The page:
A bill is currently making its way through the California Legislature, which would essentially offer a break to military veterans charged with driving under the influence. If enacted, the bill would help vets avoid convictions for misdemeanor DUI, by use of a diversion program meant to aid "emotionally damaged" troops, according to the San Diego Tribune. The bill has both supporters and adversaries. Advocates argue that the program would help DUI offenders swiftly receive treatment, while detractors fear it could cause a “revolving door” for DUI offenders and prevent sanctions from being leveled against them. The San Diego DA's office does not support the bill. SB725 was unanimously passed in the Senate, was debated in an assembly on the morning of June 13th and could soon advance to the governor's desk. To qualify for the new diversion program, the veteran must have been diagnosed with either PTSD, traumatic brain injury, military sexual trauma or another shortlisted condition. This program would be distinct from Veteran's Treatment Court.
In 2011, there were 7 Veteran's Treatment Courts in the state of California, a type of program which has been gaining traction nationally. If found guilty in this court, the conviction would be dismissed if the veteran completed a counseling program wherein they received 2 to 3 years of supervised care.
The point of the new program is to divert veterans prior to being found guilty or innocent and shepherding them into treatment without determining a verdict. This streamlined process would cut down court costs. Initially, DUI was not explicitly discussed in the legislation. Courts around the state had made different determinations as to whether or not those charged with DUI could be eligible for military diversion, and the issue is now going before the Supreme Court. Many veteran's organizations are in support of the measure, while the DA's office firmly opposes. The Tribune writes, "Critics of SB 725 said the safer remedy is the post-conviction veterans treatment court. They cite anecdotal evidence of DUI offenders getting repeat passes in counties where judges have ruled that DUI diversion is legal.” The DA told the publication, “With diversion, there is no guilty plea. There is no conviction. There's no limit to the amount of DUI offenses that one person can be diverted for,” adding, "There's no statutory structure for treatment that guarantees we'll get some type of effective treatment.” The bill's author argues that there are measures in place, such as the Department of Motor Vehicles' ability to revoke a license for DUI, which would not be affected by the bill and would prevent “endless diversions.”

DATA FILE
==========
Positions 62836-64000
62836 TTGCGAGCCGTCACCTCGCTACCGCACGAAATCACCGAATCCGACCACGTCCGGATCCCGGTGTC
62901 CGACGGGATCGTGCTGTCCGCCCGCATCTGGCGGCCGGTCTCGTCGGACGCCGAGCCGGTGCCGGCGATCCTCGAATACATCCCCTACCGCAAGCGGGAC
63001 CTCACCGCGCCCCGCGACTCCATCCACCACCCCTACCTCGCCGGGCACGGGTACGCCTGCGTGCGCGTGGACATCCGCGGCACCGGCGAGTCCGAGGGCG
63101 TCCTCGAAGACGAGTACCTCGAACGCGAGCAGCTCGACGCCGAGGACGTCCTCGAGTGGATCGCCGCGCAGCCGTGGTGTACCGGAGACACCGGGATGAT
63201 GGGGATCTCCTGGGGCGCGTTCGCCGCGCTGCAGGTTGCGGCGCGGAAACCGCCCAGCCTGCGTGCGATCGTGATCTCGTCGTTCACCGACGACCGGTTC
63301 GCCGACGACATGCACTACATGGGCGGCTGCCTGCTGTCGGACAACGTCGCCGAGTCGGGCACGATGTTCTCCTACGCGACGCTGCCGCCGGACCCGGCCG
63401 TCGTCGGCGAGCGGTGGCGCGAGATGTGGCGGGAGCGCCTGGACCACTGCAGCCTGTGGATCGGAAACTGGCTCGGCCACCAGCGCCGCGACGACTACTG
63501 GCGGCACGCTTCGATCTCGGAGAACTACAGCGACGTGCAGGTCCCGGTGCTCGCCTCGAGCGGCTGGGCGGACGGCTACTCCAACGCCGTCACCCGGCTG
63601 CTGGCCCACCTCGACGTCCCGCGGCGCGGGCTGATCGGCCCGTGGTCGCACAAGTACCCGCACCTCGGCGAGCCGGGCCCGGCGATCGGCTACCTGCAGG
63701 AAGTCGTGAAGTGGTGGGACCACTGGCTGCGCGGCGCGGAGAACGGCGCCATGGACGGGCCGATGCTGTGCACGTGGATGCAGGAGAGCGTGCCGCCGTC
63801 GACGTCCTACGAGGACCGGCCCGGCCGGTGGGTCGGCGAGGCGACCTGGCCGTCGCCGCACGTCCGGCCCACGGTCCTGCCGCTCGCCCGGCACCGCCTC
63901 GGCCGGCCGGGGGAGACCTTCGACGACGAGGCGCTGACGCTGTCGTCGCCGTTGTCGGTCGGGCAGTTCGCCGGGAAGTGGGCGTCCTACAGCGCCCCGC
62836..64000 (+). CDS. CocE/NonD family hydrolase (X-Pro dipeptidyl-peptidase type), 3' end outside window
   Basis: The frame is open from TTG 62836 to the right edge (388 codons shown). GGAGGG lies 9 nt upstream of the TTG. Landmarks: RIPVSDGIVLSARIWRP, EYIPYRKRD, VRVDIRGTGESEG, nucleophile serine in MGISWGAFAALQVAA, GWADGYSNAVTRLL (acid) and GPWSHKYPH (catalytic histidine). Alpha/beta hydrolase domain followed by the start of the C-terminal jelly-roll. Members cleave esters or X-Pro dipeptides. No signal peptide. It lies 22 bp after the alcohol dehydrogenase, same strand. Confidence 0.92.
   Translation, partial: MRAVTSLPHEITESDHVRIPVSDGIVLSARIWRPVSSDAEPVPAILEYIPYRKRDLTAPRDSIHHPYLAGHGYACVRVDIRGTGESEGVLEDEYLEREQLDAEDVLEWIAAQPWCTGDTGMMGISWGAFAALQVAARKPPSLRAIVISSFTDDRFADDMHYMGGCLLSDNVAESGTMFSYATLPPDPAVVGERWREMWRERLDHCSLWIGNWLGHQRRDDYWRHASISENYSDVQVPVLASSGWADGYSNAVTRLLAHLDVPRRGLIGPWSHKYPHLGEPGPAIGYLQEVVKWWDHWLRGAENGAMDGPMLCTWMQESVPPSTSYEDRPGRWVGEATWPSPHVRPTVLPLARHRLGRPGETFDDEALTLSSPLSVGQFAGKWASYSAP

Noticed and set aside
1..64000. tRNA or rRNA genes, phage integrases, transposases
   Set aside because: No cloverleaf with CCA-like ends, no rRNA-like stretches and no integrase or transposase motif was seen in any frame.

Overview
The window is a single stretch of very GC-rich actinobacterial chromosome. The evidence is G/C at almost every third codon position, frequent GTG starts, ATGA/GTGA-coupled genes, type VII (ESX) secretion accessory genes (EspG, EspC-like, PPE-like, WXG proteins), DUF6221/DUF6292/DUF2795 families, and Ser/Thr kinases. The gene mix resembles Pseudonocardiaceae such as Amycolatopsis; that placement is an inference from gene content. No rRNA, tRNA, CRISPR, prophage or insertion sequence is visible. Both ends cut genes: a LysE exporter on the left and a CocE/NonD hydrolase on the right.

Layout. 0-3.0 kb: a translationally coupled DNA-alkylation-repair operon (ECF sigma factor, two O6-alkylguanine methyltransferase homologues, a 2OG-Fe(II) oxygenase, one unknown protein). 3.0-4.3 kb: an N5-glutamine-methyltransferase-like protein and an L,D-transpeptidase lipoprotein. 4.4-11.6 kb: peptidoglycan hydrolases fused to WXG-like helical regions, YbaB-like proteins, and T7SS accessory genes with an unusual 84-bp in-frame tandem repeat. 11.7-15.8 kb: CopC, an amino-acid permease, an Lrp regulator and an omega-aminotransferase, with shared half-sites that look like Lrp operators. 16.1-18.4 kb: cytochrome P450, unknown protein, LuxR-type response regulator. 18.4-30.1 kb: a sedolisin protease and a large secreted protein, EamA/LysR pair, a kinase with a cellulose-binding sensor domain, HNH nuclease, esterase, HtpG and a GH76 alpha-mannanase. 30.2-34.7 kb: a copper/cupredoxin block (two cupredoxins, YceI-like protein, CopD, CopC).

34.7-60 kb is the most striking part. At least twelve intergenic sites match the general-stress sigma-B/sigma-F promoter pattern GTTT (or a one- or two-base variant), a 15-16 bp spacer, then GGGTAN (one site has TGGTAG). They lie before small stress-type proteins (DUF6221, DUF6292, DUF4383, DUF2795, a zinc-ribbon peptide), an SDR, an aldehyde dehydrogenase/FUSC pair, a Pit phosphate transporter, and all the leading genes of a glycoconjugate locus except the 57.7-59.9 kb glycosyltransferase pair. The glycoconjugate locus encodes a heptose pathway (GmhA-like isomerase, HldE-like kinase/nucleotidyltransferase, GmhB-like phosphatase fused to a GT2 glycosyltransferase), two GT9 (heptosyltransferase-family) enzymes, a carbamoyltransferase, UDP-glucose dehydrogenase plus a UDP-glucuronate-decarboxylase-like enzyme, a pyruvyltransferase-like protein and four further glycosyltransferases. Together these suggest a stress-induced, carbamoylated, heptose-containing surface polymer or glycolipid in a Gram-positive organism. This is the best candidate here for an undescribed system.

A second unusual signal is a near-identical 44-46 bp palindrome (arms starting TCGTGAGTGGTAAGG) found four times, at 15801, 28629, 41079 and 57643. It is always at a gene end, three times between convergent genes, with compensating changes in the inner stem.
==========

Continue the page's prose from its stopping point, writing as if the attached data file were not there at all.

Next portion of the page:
If you are a veteran who has been charged with driving under the influence in the state of Georgia, experienced Georgia DUI attorney Richard Lawson is ready to help. With more than 20 years experience defending DUI cases, he will protect your rights in court. Do not hesitate to contact Richard Lawson today for a free consultation.